Blog Post

PhoneGap Seeks to Bridge the Gap Between Mobile App Platforms


Building apps across different mobile platforms is hard and time-consuming for programmers because each platform has a complex, proprietary language. Objective-C, for example, a language used mainly to write for the iPhone, is known for being significantly different than other, more standard ones. This, especially in a tough economy, often forces small teams to make a choice about which platform they’ll build for, eventually leading to fewer choices for phone consumers and fewer places developers can offer their apps.

But the larger pool of developers out there, who know how to write for standard languages like JavaScript, CSS, and HTML (Ajax), now stand ready to blow this system wide open. They’d do it with the help of PhoneGap, an open-source app platform for which software company Nitobi took home top prize this week at the Web 2.0 conference’s LaunchPad competition. PhoneGap uses the standard web languages to allow programmers to write one code that can work on many different phones. By expanding the reach of apps to more phones, PhoneGap could give developers both a bigger audience and faster outlet on which to test the commercial viability of those apps.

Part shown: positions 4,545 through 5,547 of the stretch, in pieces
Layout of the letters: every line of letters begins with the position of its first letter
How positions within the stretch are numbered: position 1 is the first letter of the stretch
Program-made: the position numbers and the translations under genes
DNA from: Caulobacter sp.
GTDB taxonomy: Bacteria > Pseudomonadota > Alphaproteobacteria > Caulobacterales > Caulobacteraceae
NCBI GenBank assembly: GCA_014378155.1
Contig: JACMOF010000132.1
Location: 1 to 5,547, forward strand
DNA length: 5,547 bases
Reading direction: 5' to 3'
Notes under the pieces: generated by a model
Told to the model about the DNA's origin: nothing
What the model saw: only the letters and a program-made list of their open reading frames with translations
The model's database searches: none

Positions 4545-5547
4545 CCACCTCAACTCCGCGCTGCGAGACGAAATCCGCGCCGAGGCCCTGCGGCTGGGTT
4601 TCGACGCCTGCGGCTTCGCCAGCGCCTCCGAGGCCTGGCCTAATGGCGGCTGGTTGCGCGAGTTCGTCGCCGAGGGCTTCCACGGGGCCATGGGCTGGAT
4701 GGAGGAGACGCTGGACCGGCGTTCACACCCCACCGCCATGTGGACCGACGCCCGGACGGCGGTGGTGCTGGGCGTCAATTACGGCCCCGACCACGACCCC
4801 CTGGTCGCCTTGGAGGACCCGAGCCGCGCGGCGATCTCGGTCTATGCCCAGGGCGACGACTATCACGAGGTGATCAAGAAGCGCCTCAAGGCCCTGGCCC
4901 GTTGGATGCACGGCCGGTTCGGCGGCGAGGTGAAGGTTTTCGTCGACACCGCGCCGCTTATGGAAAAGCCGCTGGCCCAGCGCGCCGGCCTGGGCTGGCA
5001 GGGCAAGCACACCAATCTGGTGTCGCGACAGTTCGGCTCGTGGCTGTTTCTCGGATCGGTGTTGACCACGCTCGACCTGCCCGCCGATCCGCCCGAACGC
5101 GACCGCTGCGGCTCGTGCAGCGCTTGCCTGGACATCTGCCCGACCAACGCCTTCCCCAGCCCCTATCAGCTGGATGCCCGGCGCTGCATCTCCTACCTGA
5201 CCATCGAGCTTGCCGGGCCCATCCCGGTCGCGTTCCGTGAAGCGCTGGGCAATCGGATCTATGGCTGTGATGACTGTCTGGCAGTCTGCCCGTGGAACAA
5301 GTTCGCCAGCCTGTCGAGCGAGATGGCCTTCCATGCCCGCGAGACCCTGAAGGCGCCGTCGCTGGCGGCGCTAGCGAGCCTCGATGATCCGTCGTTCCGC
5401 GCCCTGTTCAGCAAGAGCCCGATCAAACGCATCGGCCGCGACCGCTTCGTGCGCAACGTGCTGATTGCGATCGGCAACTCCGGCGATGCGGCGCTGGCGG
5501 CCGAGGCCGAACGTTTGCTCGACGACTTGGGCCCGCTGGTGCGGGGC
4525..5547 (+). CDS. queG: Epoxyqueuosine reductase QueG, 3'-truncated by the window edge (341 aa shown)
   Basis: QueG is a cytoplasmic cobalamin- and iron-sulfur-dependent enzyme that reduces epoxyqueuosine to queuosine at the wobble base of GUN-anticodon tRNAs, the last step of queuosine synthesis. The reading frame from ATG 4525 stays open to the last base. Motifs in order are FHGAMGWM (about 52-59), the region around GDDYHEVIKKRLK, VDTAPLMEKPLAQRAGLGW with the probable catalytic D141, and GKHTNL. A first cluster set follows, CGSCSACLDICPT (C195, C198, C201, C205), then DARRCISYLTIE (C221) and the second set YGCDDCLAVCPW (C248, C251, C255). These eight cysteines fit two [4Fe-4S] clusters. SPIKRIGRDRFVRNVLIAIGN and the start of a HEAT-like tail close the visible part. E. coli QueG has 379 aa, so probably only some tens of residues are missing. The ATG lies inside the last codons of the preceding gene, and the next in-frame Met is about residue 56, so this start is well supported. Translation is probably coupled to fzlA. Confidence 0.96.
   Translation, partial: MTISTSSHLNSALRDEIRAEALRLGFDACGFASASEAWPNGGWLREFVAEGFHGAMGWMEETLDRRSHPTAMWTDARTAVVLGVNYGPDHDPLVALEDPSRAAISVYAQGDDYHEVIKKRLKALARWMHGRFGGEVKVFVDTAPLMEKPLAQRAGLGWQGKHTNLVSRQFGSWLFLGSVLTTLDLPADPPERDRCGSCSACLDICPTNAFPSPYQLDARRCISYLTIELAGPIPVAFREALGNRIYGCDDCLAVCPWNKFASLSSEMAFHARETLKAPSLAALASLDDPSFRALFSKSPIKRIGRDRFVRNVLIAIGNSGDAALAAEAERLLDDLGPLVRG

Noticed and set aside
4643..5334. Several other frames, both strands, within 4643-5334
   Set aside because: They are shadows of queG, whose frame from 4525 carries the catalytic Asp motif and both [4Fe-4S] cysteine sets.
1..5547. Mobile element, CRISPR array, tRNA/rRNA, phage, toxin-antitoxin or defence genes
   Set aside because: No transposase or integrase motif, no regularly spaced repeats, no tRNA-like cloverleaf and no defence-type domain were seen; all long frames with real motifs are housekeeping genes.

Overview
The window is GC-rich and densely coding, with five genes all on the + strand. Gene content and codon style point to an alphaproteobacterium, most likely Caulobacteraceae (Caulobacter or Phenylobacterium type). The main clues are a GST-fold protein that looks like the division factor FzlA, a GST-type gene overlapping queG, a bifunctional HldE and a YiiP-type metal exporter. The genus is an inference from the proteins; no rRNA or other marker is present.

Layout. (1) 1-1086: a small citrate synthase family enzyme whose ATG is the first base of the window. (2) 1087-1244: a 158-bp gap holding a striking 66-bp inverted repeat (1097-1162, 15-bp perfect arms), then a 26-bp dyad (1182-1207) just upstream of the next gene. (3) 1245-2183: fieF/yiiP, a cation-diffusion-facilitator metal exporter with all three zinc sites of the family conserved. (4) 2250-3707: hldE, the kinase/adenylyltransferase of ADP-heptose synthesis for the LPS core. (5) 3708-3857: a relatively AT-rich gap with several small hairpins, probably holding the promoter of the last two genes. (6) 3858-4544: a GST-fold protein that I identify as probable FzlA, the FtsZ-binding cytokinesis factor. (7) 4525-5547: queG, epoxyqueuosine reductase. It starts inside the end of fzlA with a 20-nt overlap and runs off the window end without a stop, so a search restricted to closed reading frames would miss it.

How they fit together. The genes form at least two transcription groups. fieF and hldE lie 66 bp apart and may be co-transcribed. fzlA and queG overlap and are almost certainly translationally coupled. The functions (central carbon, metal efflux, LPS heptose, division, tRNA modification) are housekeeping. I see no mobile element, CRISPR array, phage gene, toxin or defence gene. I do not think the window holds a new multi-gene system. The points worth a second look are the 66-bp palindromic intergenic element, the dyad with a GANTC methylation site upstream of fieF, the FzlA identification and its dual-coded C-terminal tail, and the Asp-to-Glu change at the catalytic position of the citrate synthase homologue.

The huge need for a multiple-platform service is only heightened by the recent growth in app store solutions. Just this week, BlackBerry launched its own app store, and Nokia (s nok), Palm (s palm), and Microsoft (s msft) are prepping theirs for this year. PhoneGap currently allows developers to work on the iPhone (s aapl), BlackBerry (s rimm) and Android OS (s goog), and will soon work with the others’ systems as well.

Nitobi CEO Andre Charland admitted on stage that using an easier language will not help developers build super-complex apps, like those required for some games, but noted that developers don’t need that level of complexity to build good web apps. PhoneGap actually faces a bigger problem with the growing functionality of mobile browsers, which will allow developers to just write for the web. That’s still a ways off, though.

While PhoneGap is open source, the company won’t give away the invention entirely. Charland said Nitobi plans to sell the tool to large developers through an enterprise license that would promise API stability for up to five years.

Apple, in the meantime, continues to lead the App Store buzz  because developers like its renewed emphasis on outside apps and its more robust store. But if programmers could write for three other phones while working on their iPhone app on a single platform, while other companies begin to enhance their own online stores, the specialness of the Apple App store will dissipate. Only then could developers and their apps be liberated from Apple’s grasp.

According to Nitobi developer Brian Leroux, PhoneGap has history on its side. Developers gravitate towards open source, and previous versions of ‘platform fragmentation’ have been solved by open web tech. This means that hardware makers will need to keep innovating tech specific to their product to offer a different experience. That’s a good thing.